AZLyrics, MetroLyrics & The End of an SEO Era

Screenshot of the MetroLyrics lyrics detail page for the Disclosure song, Latch

The suits over at AZLyrics and MetroLyrics are undoubtedly having the:

Bluest Christmas Ever

Due to a game-changing update Google just made to its Knowledge Graph algorithm:

Screenshot of Google search engine results page which shows the full lyrics for the Latch song above organic listings for and

Yes, my friends, those are the song lyrics to Disclosure’s mega-hit, Latch, appearing on an SERP, above the organic results for and

Good Boys, Good Boys, Whatchu Gonna Do When Google Comes for You?

The new Knowledge Graph Lyrics Card appears when a user searches for the lyrics of select songs, ranging from Katy Perry’s Dark Horse; to the Jackson 5’s ABC; to Mariah Carey’s All I Want for Christmas is You.

Google defines Knowledge Graph as a project providing “results based on a database of real world people, places, things, and the connections between them.”

It started out as a seemingly altruistic endeavor, all in an effort to help Searchers “research a topic faster and more in depth than before.”

For instance, in the Film Card for Iron Man, Google provides links to an assortment of sites, including Google Play.

Screenshot of the knowledge card that appears on the SERP for Iron Man 2008; it shows ratings for the movie, a description, links to watch the movie on Google Play, Vudu and Amazon, and links to pages about the Cast and similar films

But the new Lyrics Card is 100% self-serving, driving traffic to Google Play’s music store solamente:

Screenshot of Latch lyrics on a Google Play web page, which features CTA buttons for Buy and Listen

The Business of Lyrics

Song lyric sites are BIG business.

Back into 2009, The New York Times reported that MetroLyrics generated close to $10 million in advertising revenue.

And in 2012, the start-up lyrics site, Rap Genius, raised $15 million in venture capital.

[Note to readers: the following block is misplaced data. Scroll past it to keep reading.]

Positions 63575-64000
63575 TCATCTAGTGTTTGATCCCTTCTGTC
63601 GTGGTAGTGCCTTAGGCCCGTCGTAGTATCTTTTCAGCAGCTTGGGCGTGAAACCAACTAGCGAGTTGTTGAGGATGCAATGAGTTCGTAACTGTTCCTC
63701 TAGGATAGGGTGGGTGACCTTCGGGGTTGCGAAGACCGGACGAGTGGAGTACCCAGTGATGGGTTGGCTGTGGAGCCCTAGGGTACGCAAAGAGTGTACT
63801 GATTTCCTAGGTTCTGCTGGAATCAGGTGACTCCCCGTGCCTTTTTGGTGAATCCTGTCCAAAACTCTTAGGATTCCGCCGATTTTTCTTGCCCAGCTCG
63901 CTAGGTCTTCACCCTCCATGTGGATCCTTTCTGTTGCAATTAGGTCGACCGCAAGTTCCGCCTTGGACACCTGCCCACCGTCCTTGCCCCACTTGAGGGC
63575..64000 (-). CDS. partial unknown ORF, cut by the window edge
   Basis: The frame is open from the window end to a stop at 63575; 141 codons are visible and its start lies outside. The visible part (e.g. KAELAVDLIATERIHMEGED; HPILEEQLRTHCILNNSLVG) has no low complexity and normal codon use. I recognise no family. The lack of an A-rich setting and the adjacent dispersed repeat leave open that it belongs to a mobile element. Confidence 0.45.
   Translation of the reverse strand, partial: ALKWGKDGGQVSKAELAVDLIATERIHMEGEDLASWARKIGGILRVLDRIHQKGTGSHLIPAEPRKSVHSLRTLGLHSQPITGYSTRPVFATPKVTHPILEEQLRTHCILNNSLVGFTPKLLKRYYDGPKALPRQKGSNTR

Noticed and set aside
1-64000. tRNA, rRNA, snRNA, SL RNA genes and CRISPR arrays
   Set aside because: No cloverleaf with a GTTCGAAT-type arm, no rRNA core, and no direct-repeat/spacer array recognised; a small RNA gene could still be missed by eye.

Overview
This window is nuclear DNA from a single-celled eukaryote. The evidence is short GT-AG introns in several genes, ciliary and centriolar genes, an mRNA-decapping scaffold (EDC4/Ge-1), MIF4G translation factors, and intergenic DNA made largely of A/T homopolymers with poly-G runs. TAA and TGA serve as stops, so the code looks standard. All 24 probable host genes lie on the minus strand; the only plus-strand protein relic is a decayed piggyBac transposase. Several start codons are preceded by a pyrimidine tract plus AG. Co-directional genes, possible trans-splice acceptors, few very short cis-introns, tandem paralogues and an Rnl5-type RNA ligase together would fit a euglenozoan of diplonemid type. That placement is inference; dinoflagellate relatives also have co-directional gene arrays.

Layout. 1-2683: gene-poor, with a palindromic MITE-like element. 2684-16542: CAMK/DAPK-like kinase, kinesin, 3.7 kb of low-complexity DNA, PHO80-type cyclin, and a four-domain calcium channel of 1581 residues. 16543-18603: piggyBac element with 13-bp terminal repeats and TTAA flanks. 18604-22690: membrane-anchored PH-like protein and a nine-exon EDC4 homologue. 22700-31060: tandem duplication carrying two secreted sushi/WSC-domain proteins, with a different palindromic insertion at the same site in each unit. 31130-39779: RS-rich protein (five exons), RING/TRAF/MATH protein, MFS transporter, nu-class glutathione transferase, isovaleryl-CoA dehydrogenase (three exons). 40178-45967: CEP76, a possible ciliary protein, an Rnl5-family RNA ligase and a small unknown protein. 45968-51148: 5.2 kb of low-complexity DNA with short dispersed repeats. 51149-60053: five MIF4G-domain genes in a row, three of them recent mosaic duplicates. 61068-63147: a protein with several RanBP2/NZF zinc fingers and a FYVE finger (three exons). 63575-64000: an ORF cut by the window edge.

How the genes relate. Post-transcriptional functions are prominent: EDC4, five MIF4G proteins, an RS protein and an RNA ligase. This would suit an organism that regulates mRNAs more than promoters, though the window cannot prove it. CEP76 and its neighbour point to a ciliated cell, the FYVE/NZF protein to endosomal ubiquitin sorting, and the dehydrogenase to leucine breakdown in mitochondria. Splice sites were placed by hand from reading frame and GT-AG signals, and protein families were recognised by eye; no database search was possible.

Not surprisingly, Google, and its Google Play music arm, wants a controlling piece of the lyrics pie. And it is unapologetic as it embarks on cannibalizing the competition via the very platform by which they receive the bulk of their traffic.

Shiver Me e-Timbers!

Last year, when Google blacklisted the lyrics site RapGenius for its Black Hat SEO tactics, the site’s traffic took one hellavu nosedive:

Screenshot of a chart showing traffic dipping from 700K a day to less than 200k

Even though AZLyrics and MetroLyrics have not been blacklisted, just imagine how much of an impact Google’s Lyrics Card will have on their traffic and revenue.

A Most Temporary Stopgap

Right now, one saving grace for AZLyrics, MetroLyrics,, is that the Lyrics Card only appears on certain songs (albeit more popular ones) when a user includes the word “lyric” in the search phrase.

If a user searches for “Disclosure Latch,” a YouTube-centric Knowledge Graph card appears instead, with “Full Lyrics…” as a smaller, almost unnoticeable link at the bottom of the card:

Screenshot of the SERP for the search phrase "Disclosure Latch" which features a still of the YouTube music video, metadata about hte name of the artsit, the album and the album's release date, as well as the first four lines of the lyrics with a hyperlink to view Full Lyrics on Google Play

Yet there’s no telling how long this stopgap will last.

Because with a few extra lines of code and flip of a switch, Google could easily update its algorithm so that song lyrics appear in a more obtrusive way on the Knowledge Graph card for non-lyric yet song-related SERP pages.

It will be interesting to see how this SEO massacre (Google v. All Other Lyrics Sites) will play out in the coming months.

And it will also be interesting to see which industry Google will end up cannibalizing next via its SERP.

Whichever it is, it won’t be purty.